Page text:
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Truck makers and tech startups continue to make progress in their pursuit of autonomous trucks, but moving this elusive technology past the testing and development phase to broad commercialization will require a great deal of integration work.
Manufacturers, suppliers and automated vehicle developers will need to piece together a complex combination of software, sensors and new components to safely introduce fully self-driving trucks on the nation’s highways.
Most of the attention naturally goes to the automated driving software that enables autonomous operation, as well as the onboard sensors — such as lidar, radar and cameras — that monitor the vehicle’s surroundings.
But self-driving trucks also will require a new set of safety components to enable SAE Level 4 automated driving, where the vehicle can drive itself with no human input or intervention — at least under certain conditions.
Without the safety blanket of a driver behind the wheel to serve as a fallback, Level 4 trucks will require redundant braking, steering and powertrain control systems to ensure safety in the event of a component failure, developers say.
That will be one of the key challenges that truck manufacturers and automated driving companies will need to address through joint development efforts.
One prominent example is the recently announced partnership between Daimler Trucks and autonomous driving developer Waymo. The companies have set out to produce Class 8 Freightliner models piloted by the Waymo Driver.
Waymo, which began as the Google Self-Driving Car Project in 2009, has introduced a fully autonomous ride-hailing service in Phoenix using modified Chrysler Pacifica minivans outfitted with backup braking, steering and power systems.
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The same type of modifications will need to happen with self-driving Class 8 trucks, Waymo CEO John Krafcik said on a call announcing the agreement with Daimler.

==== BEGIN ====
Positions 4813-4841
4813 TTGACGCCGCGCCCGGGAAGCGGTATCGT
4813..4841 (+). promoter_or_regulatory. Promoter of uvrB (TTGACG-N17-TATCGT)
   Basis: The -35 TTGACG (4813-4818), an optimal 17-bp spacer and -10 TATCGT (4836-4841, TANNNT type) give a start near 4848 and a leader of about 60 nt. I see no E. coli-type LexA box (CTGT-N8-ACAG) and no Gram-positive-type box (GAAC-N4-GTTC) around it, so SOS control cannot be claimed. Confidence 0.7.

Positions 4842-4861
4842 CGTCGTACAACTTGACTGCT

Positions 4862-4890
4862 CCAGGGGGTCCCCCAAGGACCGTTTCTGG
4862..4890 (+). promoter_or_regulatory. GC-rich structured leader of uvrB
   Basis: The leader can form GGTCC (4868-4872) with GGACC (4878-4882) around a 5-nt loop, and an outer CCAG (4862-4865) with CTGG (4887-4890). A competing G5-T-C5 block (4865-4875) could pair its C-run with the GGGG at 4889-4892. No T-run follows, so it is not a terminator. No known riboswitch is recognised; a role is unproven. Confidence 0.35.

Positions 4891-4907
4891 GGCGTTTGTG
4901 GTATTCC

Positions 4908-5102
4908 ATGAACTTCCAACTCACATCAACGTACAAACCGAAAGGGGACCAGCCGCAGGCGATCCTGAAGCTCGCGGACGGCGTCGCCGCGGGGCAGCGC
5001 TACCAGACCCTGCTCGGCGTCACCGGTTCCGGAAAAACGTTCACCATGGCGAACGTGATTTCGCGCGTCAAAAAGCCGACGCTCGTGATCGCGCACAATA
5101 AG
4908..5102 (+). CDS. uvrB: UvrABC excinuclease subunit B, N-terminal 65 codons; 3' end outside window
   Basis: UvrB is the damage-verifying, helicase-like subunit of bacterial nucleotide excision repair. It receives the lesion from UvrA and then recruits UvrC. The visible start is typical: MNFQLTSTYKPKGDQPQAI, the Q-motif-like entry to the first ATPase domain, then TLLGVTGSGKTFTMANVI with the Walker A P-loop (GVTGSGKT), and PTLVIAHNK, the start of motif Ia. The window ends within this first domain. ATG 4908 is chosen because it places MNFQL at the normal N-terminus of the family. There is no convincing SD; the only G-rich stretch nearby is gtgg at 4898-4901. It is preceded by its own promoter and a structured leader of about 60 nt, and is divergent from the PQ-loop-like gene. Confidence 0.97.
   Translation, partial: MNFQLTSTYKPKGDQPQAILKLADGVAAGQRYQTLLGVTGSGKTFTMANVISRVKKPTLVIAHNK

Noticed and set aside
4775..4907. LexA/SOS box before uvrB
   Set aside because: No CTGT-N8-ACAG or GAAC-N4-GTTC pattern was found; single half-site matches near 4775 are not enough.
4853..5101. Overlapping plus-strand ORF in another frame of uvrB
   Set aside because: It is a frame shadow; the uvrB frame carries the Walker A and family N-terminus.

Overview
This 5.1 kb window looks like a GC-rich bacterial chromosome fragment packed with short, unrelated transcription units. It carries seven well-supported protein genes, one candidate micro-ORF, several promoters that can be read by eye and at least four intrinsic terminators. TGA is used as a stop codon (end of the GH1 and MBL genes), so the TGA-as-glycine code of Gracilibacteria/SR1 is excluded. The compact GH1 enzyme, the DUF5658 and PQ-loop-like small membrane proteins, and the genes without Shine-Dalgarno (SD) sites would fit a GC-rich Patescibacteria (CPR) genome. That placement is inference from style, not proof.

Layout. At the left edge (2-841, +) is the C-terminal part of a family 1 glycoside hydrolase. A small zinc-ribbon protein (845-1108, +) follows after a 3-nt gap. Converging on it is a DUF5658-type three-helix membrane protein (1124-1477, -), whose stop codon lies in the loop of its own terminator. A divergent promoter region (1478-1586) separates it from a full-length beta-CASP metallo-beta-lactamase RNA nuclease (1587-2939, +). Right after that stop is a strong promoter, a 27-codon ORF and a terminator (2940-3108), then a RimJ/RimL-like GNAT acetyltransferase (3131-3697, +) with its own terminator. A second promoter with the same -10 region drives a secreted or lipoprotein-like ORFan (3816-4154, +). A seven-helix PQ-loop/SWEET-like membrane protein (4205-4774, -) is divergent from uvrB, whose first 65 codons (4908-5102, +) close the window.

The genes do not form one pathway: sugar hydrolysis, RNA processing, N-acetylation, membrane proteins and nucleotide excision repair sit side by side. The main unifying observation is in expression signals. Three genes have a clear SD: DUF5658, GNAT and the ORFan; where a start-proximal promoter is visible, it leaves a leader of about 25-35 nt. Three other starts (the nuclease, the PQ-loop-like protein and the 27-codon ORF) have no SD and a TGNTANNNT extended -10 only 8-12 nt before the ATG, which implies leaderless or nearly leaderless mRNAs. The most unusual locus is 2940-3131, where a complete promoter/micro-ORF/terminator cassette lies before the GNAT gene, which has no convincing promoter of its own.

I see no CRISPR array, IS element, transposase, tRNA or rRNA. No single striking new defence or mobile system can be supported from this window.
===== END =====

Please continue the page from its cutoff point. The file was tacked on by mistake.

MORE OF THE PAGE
That means truck makers and Tier 1 suppliers first will need to develop and mass produce those redundant components, and that won’t happen overnight.
The task of developing and deploying Level 4 trucks also will require a major leap forward from the Level 2 driver-assist capabilities entering the market today. The latest advanced driver assist systems, which now incorporate automated braking, acceleration and steering functions, still require the driver to remain actively engaged at all times.
Krafcik said highly automated Level 4 systems will not simply evolve from today’s driver-assist systems.
“There is really no path from L2 to L4,” he said. “There’s a huge chasm. It’s a completely different development mindset.”
Safety, of course, will be paramount to any successful rollout of self-driving trucks.
“We will not release a vehicle for Level 4 operation until we are absolutely convinced that it is safe to operate,” said Roger Nielsen, CEO of Daimler Trucks North America.
In addition to its partnership with Waymo, DTNA also is testing and developing Level 4 trucks in conjunction with its Torc Robotics subsidiary.
Other technology developers and truck makers also have been teaming up to tackle the autonomous truck challenge by integrating automated-driving systems with commercial vehicles. TuSimple, for one, has partnered with Navistar and Traton Group to develop self-driving trucks in North America and Europe. At the same time, Volvo Trucks and Paccar Inc., the parent of Kenworth and Peterbilt, also have been investing in various forms of automated driving capabilities.
In any discussion of autonomous trucks, it’s important to remember that this technology will not remove the need for professional drivers. If developers succeed in bringing Level 4 trucks to market, these vehicles will be designed for specific applications that are well suited to automation.
There’s no doubt that drivers will remain absolutely essential to the trucking industry for as long as we can realistically envision.
In the future, though, truck drivers may someday share the road and swap trailers with autonomous trucks.
For that vision to become a reality, manufacturers, suppliers and tech developers all will play an important role in pushing Level 4 trucks beyond testing and development to commercialization and factory production.
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